A millennia-old tradition, a secret science, an elitist practice? None of the above! Self-care is simply the highly valuable ability to look after oneself.
Self-care means to recognise the early signs of stress and fatigue – both physical and mental – in good time and take action by treating ourselves to a short time-out in order to get our breath back and then continue on our way mindfully and with greater energy.
But why do we find this so difficult when it should come so naturally to us? It’s simple: today’s society keeps driving us to perform at our limits, as a result of which we lose the ability to listen to our inner voice and look after ourselves. We are always being told to be kind to others, but let us not forget that our own feelings are also (and especially) important.
This is much easier than you might think. Even very simple things can give us energy – a hot bath with essential oils, going to bed early instead of watching an episode of the latest TV series, or getting cosy on our favourite armchair at home with a hot herbal tea and starting to read that book we haven’t found time for previously. Despite our busy schedules, let us take time for ourselves and do something to look after ourselves… or even simply do nothing at all!
Let us start with the literal meaning of the word ‘yoga’: unity. Yoga stands for the relationship one has with oneself. A relationship that is based on respect for oneself and faith in one’s own body, mind and breathing. A relationship that is all the more apparent and immediate the more one practises it.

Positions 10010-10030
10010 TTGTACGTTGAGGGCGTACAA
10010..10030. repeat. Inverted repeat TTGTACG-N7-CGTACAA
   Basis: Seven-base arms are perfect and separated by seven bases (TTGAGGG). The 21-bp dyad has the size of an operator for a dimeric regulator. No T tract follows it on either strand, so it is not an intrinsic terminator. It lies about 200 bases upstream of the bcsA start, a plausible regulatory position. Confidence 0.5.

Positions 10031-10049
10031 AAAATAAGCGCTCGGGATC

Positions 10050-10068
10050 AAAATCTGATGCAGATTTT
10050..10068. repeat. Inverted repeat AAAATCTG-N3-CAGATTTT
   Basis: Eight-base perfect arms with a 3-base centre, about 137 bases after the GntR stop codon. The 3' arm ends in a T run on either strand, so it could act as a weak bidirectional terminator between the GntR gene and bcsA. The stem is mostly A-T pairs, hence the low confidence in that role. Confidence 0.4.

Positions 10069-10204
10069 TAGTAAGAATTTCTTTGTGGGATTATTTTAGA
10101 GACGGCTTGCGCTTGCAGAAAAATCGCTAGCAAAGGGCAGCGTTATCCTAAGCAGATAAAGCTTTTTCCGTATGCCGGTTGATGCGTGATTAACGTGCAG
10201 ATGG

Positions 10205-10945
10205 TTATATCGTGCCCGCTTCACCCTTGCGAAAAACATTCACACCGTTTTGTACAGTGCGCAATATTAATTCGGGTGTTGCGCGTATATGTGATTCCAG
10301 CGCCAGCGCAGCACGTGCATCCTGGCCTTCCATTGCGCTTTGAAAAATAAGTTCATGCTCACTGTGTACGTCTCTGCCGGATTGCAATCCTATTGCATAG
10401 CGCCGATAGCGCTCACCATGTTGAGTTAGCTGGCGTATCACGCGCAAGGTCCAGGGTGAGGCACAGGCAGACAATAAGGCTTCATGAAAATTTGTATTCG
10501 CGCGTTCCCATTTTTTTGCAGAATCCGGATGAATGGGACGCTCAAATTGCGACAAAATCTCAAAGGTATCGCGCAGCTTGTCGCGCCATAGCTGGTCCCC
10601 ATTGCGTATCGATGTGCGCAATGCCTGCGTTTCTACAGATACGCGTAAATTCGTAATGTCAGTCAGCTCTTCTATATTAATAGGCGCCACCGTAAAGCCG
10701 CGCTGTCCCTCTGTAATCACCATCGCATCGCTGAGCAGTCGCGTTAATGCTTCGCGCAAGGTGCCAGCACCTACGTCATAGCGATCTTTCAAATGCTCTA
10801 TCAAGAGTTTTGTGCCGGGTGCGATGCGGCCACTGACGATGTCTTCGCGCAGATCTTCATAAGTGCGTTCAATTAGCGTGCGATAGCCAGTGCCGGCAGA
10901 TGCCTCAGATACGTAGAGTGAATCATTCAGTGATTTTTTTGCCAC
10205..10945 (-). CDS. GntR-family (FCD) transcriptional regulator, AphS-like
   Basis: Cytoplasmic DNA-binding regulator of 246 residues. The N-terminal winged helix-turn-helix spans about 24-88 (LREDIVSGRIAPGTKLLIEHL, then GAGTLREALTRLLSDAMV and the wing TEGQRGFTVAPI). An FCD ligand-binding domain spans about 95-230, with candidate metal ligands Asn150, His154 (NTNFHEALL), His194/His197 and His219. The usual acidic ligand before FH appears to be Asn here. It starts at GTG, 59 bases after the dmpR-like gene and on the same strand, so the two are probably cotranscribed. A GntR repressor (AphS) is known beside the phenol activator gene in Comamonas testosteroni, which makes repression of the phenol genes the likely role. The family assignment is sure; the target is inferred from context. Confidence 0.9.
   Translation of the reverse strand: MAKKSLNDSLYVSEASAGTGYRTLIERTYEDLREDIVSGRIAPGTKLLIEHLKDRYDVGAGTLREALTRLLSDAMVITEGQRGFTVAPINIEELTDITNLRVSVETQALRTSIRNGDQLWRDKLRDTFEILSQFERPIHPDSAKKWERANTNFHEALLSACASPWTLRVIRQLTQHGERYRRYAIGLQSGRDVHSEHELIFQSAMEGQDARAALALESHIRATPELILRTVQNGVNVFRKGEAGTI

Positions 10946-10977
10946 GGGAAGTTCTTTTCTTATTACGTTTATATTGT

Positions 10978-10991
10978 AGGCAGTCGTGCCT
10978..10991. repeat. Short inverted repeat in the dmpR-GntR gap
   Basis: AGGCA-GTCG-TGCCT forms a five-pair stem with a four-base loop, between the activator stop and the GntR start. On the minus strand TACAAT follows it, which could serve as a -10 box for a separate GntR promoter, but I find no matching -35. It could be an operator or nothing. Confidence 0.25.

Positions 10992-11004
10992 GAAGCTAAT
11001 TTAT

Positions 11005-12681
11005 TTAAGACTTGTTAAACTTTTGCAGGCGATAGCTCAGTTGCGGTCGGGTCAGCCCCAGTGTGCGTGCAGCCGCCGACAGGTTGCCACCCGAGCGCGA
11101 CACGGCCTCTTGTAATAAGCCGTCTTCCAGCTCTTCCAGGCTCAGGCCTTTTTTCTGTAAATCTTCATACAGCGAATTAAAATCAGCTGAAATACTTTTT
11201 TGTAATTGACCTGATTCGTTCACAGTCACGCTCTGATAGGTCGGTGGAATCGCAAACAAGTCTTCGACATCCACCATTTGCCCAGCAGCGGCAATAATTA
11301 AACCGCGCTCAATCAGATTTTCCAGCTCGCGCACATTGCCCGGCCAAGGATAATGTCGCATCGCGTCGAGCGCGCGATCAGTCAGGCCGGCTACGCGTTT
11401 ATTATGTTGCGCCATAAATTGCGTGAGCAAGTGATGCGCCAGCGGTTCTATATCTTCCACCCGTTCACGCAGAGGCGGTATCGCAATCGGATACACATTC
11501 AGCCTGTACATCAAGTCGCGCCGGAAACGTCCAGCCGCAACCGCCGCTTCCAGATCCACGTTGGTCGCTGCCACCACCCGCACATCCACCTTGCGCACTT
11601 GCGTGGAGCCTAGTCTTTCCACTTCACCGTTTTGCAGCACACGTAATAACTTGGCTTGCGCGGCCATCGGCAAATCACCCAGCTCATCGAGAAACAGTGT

By using the different asanas to stretch, strengthen and relax our body, we can create a new state of awareness in which we view our own self from a fresh perspective without passing any judgement on ourselves. To listen within and understand our inner self cannot be achieved overnight, of course. It requires regular and comprehensive training that takes all aspects of yoga into account, such as posture, breathing, meditation, relaxation, mantras…
In the same way that a square has four sides, breathing occurs in four phases: inhaling, holding your breath with full lungs, exhaling, holding your breath with empty lungs.
More advanced practitioners can increase the number of cycles while always maintaining the same rhythm.
At the end, we take a few minutes to relax our breathing and our body.
This breathing technique helps us find our inner centre. This newly awakened sensibility created by practising yoga is definitely one of the most powerful forms of self-care.